- Includes medical, nursing, personal support, nutritional, dietary, recreational, social, restorative, religious and spiritual care
- Is revised at least every six months or as needed
Short-stay respite care residents must have a 24-hour admission care plan.
Food and nutrition
All food is planned based on the Ministry of Health and Long-Term Care legislation.
Each home offers a 3- or 4-week seasonal menu. Menus are posted in the dining room area. Breakfast, lunch, dinner and snacks are served daily. Residents have a choice of two main entrées at lunch and dinner. Prepared plates are displayed in the dining area to help with the resident’s choice. Here is a sample daily menu.
- Apple or cranberry juice
- Dry cereal or rolled oat cereal
- White / brown toast with butter / jam
- Scrambled egg
- Creamy coleslaw
- Tomato juice
Choice of roast beef and onion gravy or glazed chicken tenders
- Mashed potatoes
- Oriental mixed vegetables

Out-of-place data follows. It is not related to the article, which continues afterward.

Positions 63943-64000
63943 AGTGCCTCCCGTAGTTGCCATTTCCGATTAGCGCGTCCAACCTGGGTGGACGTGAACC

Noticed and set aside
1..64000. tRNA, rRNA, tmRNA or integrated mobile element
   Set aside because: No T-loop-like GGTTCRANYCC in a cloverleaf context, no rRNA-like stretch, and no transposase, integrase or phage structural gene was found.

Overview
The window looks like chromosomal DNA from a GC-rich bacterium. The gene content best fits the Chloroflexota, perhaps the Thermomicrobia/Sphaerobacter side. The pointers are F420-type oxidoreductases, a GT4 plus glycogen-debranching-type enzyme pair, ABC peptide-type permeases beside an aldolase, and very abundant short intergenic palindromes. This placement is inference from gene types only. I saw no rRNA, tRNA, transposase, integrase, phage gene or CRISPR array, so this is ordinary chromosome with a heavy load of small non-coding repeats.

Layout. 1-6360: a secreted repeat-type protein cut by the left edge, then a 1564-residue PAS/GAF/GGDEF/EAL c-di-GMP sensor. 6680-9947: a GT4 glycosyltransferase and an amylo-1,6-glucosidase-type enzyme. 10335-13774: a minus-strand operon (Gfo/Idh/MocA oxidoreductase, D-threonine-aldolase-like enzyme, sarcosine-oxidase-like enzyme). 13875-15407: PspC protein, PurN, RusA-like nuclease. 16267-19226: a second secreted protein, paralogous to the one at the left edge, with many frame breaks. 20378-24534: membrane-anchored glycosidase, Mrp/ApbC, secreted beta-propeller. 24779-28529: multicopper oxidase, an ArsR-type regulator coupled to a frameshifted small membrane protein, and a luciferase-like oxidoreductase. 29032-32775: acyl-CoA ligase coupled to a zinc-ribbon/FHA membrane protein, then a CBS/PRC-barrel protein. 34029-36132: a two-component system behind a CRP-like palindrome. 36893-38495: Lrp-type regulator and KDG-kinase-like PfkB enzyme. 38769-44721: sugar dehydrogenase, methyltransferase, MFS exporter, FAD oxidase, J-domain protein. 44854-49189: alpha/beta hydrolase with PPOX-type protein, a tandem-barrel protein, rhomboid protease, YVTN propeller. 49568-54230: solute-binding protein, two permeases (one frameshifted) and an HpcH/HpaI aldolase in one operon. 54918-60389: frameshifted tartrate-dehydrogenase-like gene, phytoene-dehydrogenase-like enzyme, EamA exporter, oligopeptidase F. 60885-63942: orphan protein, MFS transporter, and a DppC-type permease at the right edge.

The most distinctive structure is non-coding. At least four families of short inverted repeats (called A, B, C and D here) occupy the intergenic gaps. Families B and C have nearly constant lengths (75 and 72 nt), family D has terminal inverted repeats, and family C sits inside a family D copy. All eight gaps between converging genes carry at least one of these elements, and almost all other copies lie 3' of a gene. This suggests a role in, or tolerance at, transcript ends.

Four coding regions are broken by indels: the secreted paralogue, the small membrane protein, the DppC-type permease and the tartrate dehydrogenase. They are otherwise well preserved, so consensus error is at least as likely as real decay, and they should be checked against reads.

- Bread and butter
- Orange cake
- Chicken noodle soup
- Tomato juice
- Macaroni and cheese
- Pork coriander
- Mashed potatoes
- Stewed tomatoes
- Lemon tarts
Each home plans weekly activities for its residents. Activities include arts and crafts, exercise, movies, games, guest entertainers, and more. Activity calendars are posted in the homes and are available by email upon request to help family members plan their visits. Here are some of the activities in the homes:
- Fitness classes
- Lawn games
- Dance programs
- Gardening and garden walks
- Mobile library
- Card and word games
- Reading and education groups
Social / emotional
- Tea time
- Pub Happy Hour
- Garden visits
- Bingo / musical bingo
- Baking / cooking groups
- Live music / entertainment
- Sing along
- Pet visits / zootherapy
- Doll therapy
- Art therapy
- Painting / colouring group
- Knitting club
- Sports bar / sports viewing
- Movie night
- Montessori activities
- Snoezelen Room
- Volunteer visits
- Family BBQs
- Holiday parties
- Monthly birthday celebrations
- Church services (Catholic mass, Protestant service, and others by request)
- Hymn sing
- Pastoral care and spiritual care volunteer visits